In none of those cases would you pretend that the person is following the spirit of the sport or game. It's clear violations of the rules and those things merit penalties and forfeitures....yet, because it's a video game, it somehow deserves to have its own rules, because we want to be art and to be considered equal to sports and games like Chess with massive world-wide followings. But we also want to be special, to be able to break our own rules whenever we feel like it, to download free copies of our products and act like we've done nothing wrong, etc. We want all of the privilege and none of the responsibility. All I'm pointing out is that you don't get to be both. Gaming is growing up, and it's time for its audience to grow up with it.
But it seems that sort of thinking is just too far beyond this particular discussion or its participants. *shrug*
You haven't paid any attention to what I've said at all, clearly, so I'll repeat it one more time and hope that perhaps this time you won't creatively re-interpret what I've said into something I'm not saying. Mkay?A guy played a game from beginning to end, faster than anyone else ever has.
You don't like the way he played it? Tough.
I don't care how he played it. He's welcome to play the game however he likes, in whatever way is "fun" to him.
However, when talking about whether or not his speedrun counts as a proper completion of the game, his "fun" factor is irrelevant. What matters is whether or not he followed the actual rules of the game and completed all of the tasks he is expected to....and he clearly did not do either of those things.
So, by the definition of "beating OoT", no, he really didn't. You don't like it? Well, to use your own phrase, "tough".
To put it as simply as possible, and to return to the 100m dash example (partially because it fits but also because apparently sports analogies make you all squirm): it's fine and dandy to do your 100m dash however you want, when you're doing it for funsies. But you wouldn't seriously attempt to submit your "5m at the start and 5m at the end" run to a local college for consideration to get yourself onto the track team, would you? Of course not, because you weren't being serious. And that's all I've said here: it's cool that he's not being serious about playing the game and is having fun by setting records in a different way. But stop acting like his run was a "serious" run that deserves consideration alongside other full playthrough runs. It isn't the same thing, and there's no reason to make that comparison because it only ends detrimentally for Cosmos....so stop doing it.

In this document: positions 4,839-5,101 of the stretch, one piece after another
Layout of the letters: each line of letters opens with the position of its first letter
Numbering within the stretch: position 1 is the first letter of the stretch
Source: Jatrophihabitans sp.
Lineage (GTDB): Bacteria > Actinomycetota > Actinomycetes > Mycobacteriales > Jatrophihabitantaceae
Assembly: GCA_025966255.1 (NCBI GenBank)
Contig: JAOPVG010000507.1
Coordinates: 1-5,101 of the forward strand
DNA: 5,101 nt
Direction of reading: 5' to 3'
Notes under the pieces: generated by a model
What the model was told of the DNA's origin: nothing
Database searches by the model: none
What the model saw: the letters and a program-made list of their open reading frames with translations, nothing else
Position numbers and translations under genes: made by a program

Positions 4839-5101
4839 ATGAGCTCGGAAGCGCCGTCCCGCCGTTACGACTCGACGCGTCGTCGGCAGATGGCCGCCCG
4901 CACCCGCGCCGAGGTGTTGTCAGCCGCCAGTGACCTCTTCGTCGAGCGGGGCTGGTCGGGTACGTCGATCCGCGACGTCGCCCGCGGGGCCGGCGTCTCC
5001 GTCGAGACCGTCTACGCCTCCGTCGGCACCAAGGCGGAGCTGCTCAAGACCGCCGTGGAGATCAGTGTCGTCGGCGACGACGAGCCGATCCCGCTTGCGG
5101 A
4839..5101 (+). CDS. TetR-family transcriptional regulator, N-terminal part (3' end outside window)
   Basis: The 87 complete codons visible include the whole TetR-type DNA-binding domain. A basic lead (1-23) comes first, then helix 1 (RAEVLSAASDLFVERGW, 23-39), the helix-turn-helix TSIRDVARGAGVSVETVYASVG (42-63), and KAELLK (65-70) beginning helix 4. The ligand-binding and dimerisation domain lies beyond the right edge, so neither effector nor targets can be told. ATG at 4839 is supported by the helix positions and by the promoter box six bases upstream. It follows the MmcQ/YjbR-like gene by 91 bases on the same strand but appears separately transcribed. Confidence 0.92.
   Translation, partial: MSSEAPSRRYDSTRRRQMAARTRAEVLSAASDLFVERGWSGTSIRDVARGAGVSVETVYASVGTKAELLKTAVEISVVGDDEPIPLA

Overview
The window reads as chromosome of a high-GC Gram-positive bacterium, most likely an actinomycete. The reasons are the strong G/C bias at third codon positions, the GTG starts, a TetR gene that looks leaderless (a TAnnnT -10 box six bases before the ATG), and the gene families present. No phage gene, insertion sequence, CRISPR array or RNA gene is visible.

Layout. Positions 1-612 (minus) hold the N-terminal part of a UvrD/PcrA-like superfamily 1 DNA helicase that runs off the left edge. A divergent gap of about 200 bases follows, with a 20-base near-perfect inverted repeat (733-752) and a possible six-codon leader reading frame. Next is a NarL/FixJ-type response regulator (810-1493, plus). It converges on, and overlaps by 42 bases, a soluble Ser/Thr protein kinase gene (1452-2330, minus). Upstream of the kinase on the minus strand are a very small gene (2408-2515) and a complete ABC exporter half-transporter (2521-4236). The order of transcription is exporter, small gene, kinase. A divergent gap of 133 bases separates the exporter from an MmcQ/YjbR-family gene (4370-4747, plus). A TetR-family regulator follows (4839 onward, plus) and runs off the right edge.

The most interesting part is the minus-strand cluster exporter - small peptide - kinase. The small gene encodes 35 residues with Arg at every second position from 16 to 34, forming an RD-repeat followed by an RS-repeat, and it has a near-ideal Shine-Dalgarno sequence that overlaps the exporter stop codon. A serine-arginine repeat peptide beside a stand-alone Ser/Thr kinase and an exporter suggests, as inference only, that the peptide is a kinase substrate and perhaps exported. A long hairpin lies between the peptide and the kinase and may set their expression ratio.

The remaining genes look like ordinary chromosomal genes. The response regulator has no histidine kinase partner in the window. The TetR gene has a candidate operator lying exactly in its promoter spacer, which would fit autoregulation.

I find this amusing considering I've never once insisted that anyone "conform" to my opinion. The closest I've gotten to "forcing" anything onto anyone is when I told people that there are actual dictionary definitions for the words they're using, and that they don't mean what you claim they mean.All the way through this thread, you've been defensive, condescending, and actually downright rude, towards other people's opinions that don't conform to your own.
Also, I don't think you get to claim the moral high ground here, with a post like that. *shrug*
They would disagree but they would be wrong. If it was shipped with that error, technically it is a part of the game.CriticKitten said:SNIP
No, I said the rules as written. This is the important part, as written. See, in this specific case the rules, as written, allow for these crazy things like the wrong warp. To take your 100m dash analogy you have been using constantly, it would be like if the rulebook specifically stated that teleporting 95m out of 100m was allowed. It might be an oversight, but it is certainly within the rules as written. This is important to speed runners - we follow the rules written.CriticKitten said:That's good. We've made progress then.DrOswald said:I agree with what you said that what constitutes "beating the game" does have a right and wrong answer.
Incorrect. This is like saying that running the last 5m of the 100m dash is the same as running the entire 100m because both individuals cross the finish line. Which, again, is not a logical stance to take.Seeing the victory screen (or the equivalent, all single player games have one) is beating the game, so long as the rules of the game, as written, are not violated. Which makes you wrong.